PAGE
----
Japanese Maple Leaves by Andy Goldsworthy
Ouisty the Oyster- student work

Emperor of Fall- student work

Everest Mountain climber Ed Webster

Mountain climber Ed Webster came to L'Ecole Française du Maine to tell the students all about his adventures hiking the Himalayan Mountains, including the highest peak- Everest. He gave 2 presentations, one to grades Kindergarten- Grade 1, and another to grades 2-5. Some parents also attended to hear the presentations. Ed's presentations were interactive and passionate, including photos and objects he brought back from his trips. He explained that life is very different; there are no roads or shops everywhere like here, no trees either, and people do not eat the same things we do or dress the way we do. But children are the same everywhere; they go to school, play and run around. The children were very excited by the idea of camping in the snow. He explained that it was a dream to climb as high as the planes fly, and that he had to work very hard to prepare for the hikes. Sometimes it was very hard, exhausting, and even dangerous. Sometimes he was scared, but with his guides, they encouraged one another, and they were able to reach the top. Before he left, the children were able to touch all of his gear: his shoes, his hammers, and ropes that made it to the top of Everest. Encore bravo et merci, Mr. Webster!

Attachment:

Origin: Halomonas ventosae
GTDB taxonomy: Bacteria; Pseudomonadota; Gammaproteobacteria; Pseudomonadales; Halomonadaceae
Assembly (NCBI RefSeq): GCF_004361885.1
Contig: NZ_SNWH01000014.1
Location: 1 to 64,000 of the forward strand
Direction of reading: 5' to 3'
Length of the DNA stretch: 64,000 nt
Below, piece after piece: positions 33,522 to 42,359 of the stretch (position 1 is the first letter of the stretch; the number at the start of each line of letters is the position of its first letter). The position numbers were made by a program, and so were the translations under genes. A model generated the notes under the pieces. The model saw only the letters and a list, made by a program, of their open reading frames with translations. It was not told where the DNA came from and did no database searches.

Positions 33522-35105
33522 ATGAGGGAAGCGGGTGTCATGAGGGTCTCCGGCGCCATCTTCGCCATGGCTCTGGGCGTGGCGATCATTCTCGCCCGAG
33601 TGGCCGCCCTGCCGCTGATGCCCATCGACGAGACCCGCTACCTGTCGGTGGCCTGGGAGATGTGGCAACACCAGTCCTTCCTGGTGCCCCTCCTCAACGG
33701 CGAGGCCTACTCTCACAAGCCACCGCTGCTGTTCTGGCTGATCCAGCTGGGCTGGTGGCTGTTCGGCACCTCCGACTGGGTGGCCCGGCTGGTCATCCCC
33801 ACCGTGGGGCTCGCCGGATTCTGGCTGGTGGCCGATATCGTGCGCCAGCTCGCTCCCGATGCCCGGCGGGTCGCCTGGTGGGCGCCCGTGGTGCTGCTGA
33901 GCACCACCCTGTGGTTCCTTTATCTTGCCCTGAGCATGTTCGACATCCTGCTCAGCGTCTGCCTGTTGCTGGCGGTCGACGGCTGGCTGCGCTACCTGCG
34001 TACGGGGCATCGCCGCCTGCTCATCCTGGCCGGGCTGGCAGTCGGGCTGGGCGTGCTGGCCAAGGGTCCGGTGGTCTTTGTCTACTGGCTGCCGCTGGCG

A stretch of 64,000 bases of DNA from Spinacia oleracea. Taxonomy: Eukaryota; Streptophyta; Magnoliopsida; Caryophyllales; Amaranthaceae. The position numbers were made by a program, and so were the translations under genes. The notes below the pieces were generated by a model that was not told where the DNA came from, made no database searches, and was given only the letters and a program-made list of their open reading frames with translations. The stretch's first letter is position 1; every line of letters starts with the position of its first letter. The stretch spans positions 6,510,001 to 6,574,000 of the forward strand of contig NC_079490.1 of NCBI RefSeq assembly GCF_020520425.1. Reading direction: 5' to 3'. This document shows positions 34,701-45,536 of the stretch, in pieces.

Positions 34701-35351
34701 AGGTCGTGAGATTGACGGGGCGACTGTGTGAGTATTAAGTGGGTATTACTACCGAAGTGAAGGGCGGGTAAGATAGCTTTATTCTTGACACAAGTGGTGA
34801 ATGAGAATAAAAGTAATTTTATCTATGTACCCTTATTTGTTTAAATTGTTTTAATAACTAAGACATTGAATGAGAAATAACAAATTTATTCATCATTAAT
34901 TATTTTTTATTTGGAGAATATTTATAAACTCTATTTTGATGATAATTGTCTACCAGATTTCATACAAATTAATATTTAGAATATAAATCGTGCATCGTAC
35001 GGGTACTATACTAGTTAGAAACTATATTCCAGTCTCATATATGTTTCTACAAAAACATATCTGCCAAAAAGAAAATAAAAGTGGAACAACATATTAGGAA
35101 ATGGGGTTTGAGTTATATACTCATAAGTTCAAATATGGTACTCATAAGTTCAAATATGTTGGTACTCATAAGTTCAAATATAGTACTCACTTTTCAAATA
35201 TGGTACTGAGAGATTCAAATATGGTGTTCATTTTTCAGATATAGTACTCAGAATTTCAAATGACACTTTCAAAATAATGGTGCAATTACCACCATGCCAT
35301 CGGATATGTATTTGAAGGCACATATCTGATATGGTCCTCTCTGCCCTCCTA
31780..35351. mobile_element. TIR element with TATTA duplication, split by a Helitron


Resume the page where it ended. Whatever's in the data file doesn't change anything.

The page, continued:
Thursday, November 15, 2012

Portland Symphony Orchestra Youth Concert- Tchaikovsky and the 1812 Overture

Our students were fortunate to attend this sold out performance on October 22nd at Merrill Auditorium.
From the PSO website:  "This concert is devoted entirely to the music of one composer – Tchaikovsky! You’ll hear some of the greatest classical music ever written, and learn about one of the most famous Russian composers through a conversation between Robert Moody and an actor who portrays Tchaikovsky. We’ll recreate historical moments from the composer’s life and celebrate his place in musical history."